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Multiple embryos “not necessary” in IVF

 
One embryo transferred in IVF is safer and more than enough.
By Genevra Pittman

Pic: Shutterstock

Article originally in Reuters
Transferring one embryo into women during in vitro fertilization (IVF) doesn't lower their chances of giving birth but it does mean fewer women give birth to twins, with all the attendant health risks, a study said.

IVF has traditionally involved transferring multiple embryos, which is known to increase by many times a woman's chances of having twins and other multiple births, and raise risks to both mother and babies, including diabetes during pregnancy, premature birth and cerebral palsy.

But improved technology has helped increase births if single embryos are used in younger women judged to have a good chance of getting pregnant, said Jessica Kresowik at the University of Iowa in Iowa City, who led the study.

"In the past, you did need to implant multiple embryos in order to maintain those pregnancy rates," Kresowik told Reuters Health of the study, published in the journal Fertility and Sterility.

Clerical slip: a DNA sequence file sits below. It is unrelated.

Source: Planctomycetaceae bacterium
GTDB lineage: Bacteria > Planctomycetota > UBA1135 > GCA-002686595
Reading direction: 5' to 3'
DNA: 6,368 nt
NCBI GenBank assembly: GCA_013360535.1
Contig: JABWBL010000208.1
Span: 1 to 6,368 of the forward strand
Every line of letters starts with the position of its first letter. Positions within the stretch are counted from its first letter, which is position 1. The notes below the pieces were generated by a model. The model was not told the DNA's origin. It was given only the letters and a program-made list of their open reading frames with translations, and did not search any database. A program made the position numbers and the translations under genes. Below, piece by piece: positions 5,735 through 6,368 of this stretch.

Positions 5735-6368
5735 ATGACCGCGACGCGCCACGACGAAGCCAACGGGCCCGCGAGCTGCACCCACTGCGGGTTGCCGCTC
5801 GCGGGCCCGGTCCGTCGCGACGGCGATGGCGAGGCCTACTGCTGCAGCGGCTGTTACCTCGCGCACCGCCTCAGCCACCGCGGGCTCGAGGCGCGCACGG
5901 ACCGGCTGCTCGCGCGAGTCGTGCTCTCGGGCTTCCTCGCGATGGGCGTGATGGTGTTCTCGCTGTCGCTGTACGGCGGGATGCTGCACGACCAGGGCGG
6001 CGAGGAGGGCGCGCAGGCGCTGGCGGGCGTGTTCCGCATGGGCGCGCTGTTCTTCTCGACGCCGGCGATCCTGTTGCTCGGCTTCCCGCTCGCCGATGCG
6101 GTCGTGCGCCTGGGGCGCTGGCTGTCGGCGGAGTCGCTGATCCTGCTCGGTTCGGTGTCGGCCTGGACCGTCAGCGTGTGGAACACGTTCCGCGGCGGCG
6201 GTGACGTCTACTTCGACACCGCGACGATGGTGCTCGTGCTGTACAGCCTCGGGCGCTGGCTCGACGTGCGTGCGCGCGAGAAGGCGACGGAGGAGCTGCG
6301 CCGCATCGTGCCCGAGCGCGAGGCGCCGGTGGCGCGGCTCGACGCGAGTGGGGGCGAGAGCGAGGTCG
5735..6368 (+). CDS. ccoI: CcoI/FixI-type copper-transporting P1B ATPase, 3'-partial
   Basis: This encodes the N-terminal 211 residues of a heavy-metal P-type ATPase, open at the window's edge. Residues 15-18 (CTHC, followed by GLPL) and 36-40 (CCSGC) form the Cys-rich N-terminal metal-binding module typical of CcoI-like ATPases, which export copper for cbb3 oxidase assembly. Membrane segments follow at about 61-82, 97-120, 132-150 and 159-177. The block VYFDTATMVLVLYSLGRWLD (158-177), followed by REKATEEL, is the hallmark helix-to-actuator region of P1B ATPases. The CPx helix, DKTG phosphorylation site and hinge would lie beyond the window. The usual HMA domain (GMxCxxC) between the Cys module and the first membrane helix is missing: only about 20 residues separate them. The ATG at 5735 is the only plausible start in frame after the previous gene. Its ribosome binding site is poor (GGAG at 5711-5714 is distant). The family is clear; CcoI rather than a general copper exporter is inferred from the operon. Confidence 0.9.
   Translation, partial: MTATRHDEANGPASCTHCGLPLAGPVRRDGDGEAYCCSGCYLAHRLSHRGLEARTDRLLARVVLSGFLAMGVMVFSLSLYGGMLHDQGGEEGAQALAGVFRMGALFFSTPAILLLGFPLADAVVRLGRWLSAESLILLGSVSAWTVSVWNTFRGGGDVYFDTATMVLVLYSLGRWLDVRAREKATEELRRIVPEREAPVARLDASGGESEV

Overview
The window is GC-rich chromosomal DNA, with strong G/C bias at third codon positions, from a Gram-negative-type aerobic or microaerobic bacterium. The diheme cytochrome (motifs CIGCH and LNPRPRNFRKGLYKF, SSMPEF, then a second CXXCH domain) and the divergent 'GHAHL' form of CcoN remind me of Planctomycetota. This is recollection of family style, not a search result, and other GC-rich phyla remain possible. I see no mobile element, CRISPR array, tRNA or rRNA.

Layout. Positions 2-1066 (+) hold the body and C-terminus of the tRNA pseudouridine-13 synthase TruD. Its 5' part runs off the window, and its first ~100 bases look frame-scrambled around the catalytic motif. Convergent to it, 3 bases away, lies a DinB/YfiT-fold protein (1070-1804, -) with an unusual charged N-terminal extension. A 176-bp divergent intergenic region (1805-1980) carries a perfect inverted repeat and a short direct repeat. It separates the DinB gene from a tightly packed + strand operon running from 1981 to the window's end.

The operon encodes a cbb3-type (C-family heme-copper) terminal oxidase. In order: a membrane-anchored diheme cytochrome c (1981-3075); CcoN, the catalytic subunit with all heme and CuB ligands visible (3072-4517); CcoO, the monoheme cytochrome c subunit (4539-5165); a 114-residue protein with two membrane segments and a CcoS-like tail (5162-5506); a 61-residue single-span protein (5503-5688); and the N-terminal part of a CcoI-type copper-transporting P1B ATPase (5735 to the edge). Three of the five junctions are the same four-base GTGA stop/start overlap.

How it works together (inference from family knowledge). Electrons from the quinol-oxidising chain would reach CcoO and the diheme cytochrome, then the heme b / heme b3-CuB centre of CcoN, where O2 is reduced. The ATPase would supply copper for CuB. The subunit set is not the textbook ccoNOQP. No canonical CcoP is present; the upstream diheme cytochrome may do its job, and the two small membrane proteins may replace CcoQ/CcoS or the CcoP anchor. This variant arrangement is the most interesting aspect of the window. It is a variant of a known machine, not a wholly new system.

She added that before technology improved, doctors might use six embryos at once, hoping that one would result in a pregnancy. According to the American Society for Reproductive Medicine, no more than two embryos should be transferred for women under 35.

Babies conceived through IVF account for just one percent of births each year, but IVF is responsible for 17% of twins, Kresowik added.

Using a single embryo for IVF for all women under 38 who were getting their first round of IVF and had other signs predicting a good outcome became policy at Kresowik's fertility clinic in 2004.
Data for the five years before and after that time showed that birth rates didn't suffer - and actually improved.

Before the single embryo policy, 51% of all women younger than 38 got pregnant and gave birth to a live baby, compared with 56% afterwards.
The proportion of women with multiple births dropped from 35% to less than 18%.

Among 364 women who fit the criteria and had a single-embryo transfer from 2004 on, 65% gave birth to a live baby and just over 3% had twins or other multiple births.

"A policy like this is a great idea," said Judy Stern, a fertility specialist at the Dartmouth-Hitchcock Medical Center in New Hampshire, who wasn't involved in the study.

"You really can move toward single-embryo transfer and have it give you great success rates, and really low multiple rates," she told Reuters Health.

Do you think a single embryo transfer is better than multiples?

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